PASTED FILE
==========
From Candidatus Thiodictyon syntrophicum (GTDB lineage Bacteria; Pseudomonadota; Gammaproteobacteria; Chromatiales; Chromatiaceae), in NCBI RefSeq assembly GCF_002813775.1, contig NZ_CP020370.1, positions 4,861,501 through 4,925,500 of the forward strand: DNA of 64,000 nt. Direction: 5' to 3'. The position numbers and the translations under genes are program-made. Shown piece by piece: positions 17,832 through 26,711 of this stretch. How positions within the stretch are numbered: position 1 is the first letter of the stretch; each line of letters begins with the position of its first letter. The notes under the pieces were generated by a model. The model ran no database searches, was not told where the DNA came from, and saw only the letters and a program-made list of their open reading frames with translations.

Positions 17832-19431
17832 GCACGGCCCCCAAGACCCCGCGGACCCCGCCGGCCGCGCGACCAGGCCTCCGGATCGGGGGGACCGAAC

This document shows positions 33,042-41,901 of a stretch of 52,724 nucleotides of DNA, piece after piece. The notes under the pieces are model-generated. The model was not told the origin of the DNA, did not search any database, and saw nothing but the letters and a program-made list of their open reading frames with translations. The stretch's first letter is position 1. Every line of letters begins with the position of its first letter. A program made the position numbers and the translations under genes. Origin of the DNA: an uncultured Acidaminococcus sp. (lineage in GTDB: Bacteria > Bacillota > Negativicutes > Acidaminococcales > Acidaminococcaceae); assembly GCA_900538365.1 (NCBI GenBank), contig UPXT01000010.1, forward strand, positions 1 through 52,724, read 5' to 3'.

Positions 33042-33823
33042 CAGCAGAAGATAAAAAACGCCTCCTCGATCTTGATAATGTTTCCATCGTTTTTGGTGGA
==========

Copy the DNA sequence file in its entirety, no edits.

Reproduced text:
From Candidatus Thiodictyon syntrophicum (GTDB lineage Bacteria; Pseudomonadota; Gammaproteobacteria; Chromatiales; Chromatiaceae), in NCBI RefSeq assembly GCF_002813775.1, contig NZ_CP020370.1, positions 4,861,501 through 4,925,500 of the forward strand: DNA of 64,000 nt. Direction: 5' to 3'. The position numbers and the translations under genes are program-made. Shown piece by piece: positions 17,832 through 26,711 of this stretch. How positions within the stretch are numbered: position 1 is the first letter of the stretch; each line of letters begins with the position of its first letter. The notes under the pieces were generated by a model. The model ran no database searches, was not told where the DNA came from, and saw only the letters and a program-made list of their open reading frames with translations.

Positions 17832-19431
17832 GCACGGCCCCCAAGACCCCGCGGACCCCGCCGGCCGCGCGACCAGGCCTCCGGATCGGGGGGACCGAAC

This document shows positions 33,042-41,901 of a stretch of 52,724 nucleotides of DNA, piece after piece. The notes under the pieces are model-generated. The model was not told the origin of the DNA, did not search any database, and saw nothing but the letters and a program-made list of their open reading frames with translations. The stretch's first letter is position 1. Every line of letters begins with the position of its first letter. A program made the position numbers and the translations under genes. Origin of the DNA: an uncultured Acidaminococcus sp. (lineage in GTDB: Bacteria > Bacillota > Negativicutes > Acidaminococcales > Acidaminococcaceae); assembly GCA_900538365.1 (NCBI GenBank), contig UPXT01000010.1, forward strand, positions 1 through 52,724, read 5' to 3'.

Positions 33042-33823
33042 CAGCAGAAGATAAAAAACGCCTCCTCGATCTTGATAATGTTTCCATCGTTTTTGGTGGA